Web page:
When I got there, late last Thursday night, the Sinclair had an unusually low-key energy. It kind of felt like the Powers That Be had pushed back Twain's stage time (they were opening for Darlingside) to do a late-night sound check, or like the venue had been delaying things with a recorded set list but the speakers had conked out. Even with the low audience hum, it was that quiet, and there was that little energy. And having listened to Twain’s label debut with Keeled Scales (Rare Feeling (2017), more info here) a few times through now, the reality of their live performance was awkward; I had been expecting the coherent, and (occasionally) profoundly listenable sound that defines tracks like "Solar Pilgrim" and "Freed from Doubt," and instead found myself struggling to follow along.
I'm sympathetic, though; all it takes is a coffee house experience or two to know that it's really, profoundly hard for acoustic groups to command attention, when that attention isn’t already there. And for that sound to have to fill an electric space, like the Sinclair’s? People have to want to listen, or they won't. In other words, Twain faced an uphill battle from moment one. Those tracks I could make out weren’t bad (kind of a mix of California grunge rock and Bon Iver, see similar albums here), but the group failed where others have come through in that they were just too young, and too nervous to hit their stride.
Tl;dr, Would recommend Twain if you ever need to out-chill that guy who's played Bon Iver six tracks in a row. Spotify will suffice tho, live set was not a mood.
I was nervous after Twain, having listened to Darlingside’s stuff (everything from Pilot Machines to Birds Say to Whipporwill), that they were going to have a similar issue filling the Sinclair's space. Granted, my first encounter with the foursome - four years removed from Thursday night (they played for an admitted students’ weekend at their alma mater, Williams College) - had been electric. That should have assuaged my fears, but circumstances don't always translate.
And then, they started playing. Within moments of the lighting cue (a black stage gave way to flashing, naked bulbs) I remembered why “Blow the House Down” has been on my default playlist since 2014; Twain’s issue was that they couldn’t fill the stage or the space, but when Darlingside sings (and all of them do; Don Mitchell, Auyon Mukharji, Harris Paseltiner, and David Senft), they take up even less square footage, and yet still somehow manage to get at the cheap seats. The coordination between them (during the opening, but also throughout) was so profound that I’d honestly back them in a synchronized swimming event, whenever. That goes for the vocals, but it goes even more so for the instrumental element on show; every member was singing throughout, but they also switched instruments early and often. At one point, David Senft was playing bass and kick drum while he sang. (I nearly went home to put up my own guitar on ebay.)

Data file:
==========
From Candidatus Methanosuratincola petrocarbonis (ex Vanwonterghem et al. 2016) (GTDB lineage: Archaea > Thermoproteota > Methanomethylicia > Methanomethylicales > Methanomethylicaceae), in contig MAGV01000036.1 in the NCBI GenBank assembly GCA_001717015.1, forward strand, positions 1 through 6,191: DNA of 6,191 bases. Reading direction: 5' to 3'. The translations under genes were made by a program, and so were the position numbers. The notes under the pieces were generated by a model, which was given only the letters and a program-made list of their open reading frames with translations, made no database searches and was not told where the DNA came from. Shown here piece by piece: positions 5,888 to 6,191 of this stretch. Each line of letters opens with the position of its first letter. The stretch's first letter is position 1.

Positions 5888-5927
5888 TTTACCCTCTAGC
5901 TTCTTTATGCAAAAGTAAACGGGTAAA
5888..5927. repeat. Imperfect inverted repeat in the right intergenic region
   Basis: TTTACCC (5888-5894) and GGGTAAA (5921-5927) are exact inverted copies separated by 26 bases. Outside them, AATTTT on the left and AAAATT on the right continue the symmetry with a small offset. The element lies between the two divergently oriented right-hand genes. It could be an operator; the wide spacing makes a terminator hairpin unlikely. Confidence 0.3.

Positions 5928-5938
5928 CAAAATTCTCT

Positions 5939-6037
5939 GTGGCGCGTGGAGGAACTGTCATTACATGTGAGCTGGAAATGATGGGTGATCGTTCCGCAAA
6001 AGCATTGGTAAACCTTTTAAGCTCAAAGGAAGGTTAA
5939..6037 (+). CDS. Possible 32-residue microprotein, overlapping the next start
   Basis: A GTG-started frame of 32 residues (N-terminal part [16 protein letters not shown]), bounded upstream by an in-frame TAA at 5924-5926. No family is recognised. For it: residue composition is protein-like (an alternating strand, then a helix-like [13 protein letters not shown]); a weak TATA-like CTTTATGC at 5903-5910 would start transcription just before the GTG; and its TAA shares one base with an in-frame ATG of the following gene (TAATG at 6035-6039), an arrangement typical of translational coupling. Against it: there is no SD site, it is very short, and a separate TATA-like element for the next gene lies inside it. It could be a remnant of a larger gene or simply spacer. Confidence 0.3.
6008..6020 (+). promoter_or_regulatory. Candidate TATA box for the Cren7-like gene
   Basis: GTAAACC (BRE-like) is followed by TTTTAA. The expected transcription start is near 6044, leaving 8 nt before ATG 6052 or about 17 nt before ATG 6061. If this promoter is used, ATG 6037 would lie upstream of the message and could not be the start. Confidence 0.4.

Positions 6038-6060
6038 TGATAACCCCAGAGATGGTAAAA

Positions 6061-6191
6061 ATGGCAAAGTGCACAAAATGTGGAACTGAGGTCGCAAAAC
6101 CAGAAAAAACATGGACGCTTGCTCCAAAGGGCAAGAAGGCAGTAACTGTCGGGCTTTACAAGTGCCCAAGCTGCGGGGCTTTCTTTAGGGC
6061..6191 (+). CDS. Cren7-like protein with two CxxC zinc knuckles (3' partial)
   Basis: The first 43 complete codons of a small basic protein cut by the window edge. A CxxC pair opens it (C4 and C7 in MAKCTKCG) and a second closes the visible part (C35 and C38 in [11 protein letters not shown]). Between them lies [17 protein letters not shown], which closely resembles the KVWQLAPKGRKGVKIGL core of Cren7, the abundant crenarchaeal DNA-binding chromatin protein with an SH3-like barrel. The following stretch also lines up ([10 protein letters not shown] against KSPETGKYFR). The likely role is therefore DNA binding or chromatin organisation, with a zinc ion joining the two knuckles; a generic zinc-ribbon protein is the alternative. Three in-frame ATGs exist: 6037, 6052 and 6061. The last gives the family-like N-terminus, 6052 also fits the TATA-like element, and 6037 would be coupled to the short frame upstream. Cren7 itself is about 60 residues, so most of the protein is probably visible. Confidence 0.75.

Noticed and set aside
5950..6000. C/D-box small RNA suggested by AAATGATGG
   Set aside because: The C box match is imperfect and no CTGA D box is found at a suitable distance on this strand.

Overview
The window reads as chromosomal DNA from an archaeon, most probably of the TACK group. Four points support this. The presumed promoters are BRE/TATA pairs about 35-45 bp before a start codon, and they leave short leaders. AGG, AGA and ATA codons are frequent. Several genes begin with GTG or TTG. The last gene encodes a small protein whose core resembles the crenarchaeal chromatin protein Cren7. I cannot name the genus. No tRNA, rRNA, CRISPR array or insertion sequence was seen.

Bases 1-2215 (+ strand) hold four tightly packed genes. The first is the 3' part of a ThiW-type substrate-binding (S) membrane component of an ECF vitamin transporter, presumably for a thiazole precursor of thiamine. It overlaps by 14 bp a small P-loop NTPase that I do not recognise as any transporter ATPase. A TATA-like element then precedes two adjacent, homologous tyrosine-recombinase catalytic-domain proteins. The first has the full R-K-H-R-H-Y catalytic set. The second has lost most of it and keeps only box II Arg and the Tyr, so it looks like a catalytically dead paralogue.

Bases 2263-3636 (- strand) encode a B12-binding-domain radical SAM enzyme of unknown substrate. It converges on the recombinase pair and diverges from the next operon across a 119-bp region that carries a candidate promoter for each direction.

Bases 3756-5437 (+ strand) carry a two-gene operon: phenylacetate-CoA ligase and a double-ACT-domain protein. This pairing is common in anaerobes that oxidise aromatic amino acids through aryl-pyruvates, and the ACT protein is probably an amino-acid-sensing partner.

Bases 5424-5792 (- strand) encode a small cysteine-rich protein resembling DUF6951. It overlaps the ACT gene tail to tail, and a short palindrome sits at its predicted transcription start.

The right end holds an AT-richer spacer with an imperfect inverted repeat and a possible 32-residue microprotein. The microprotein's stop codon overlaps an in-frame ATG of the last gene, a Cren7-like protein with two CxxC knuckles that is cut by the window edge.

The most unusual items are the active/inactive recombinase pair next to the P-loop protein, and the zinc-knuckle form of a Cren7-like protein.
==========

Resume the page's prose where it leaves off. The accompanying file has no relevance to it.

The Williams alums, now Boston-based, opened with "Singularity” (from their new album Extralife). Might be nostalgia, but before Thursday I would've called myself partial to early Darlingside; now, I'm not sure. Extralife is a masterpiece. In one interview, NPR called it “sumptuous,” with “harmony-heavy songs.” But performed live, those harmonies (primarily vocal) are if anything secondary to Darlingside's heart-pounding rhythm, kept afloat by intense musicianship and active communication. Also, I know I've knocked them before, so I should mention that there was a good show by the venue’s lighting team, too; at the end of “My Gal, My Guy” (from Birds Say (2015)) the final note lined up with a neat black out, and there were projected white lights dancing on (and above) the audience all night.
Other highlights of the gig included “Futures” (Extralife), and the geographic non-sequitor “Good for You” (Birds Say). The best moment though was perhaps Paseltiner’s cello solo before “Harrison Ford” (also from Birds Say), which led into an incredible musical peak (even if the lyrics varied in their comprehensibility between being clear-as-day and greek-to-me, short-story Hemingway and theory-heavy Lacan). As a matter of fact, I’d be remiss not to put a brief spotlight on Paseltiner for his part in the gig as a whole; Darlingside is emphatically and impressively focused on the collective (the New Yorker called them a "rigorously egalitarian foursome"), but the classically-trained cellist stood out in most every moment.
Other than the music, should also say that the banter was unusually strong. Two songs in there was a bit on Barritt’s (like, the ginger beer) that’ll probably make me think of Darlingside now every time I see a can. And towards the end, Mukharji introduced the members with bits of Waltham trivia assigned to each (amongst his references were El Taqueria Amigo, Waltham Tattoo, the band Waltham, and the Waltham watch company). The monologue could’ve been written for the Onion, and watching Mitchell, Paseltiner, and Senft watch him was (forgive the cheese) heart-warming.
Tl;dr, if you haven’t already, I would definitely give a listen to Darlingside (Extralife and Birds Say, in particular). Also, check in on tickets! They’re selling out fast, and I couldn't recommend the experience more highly.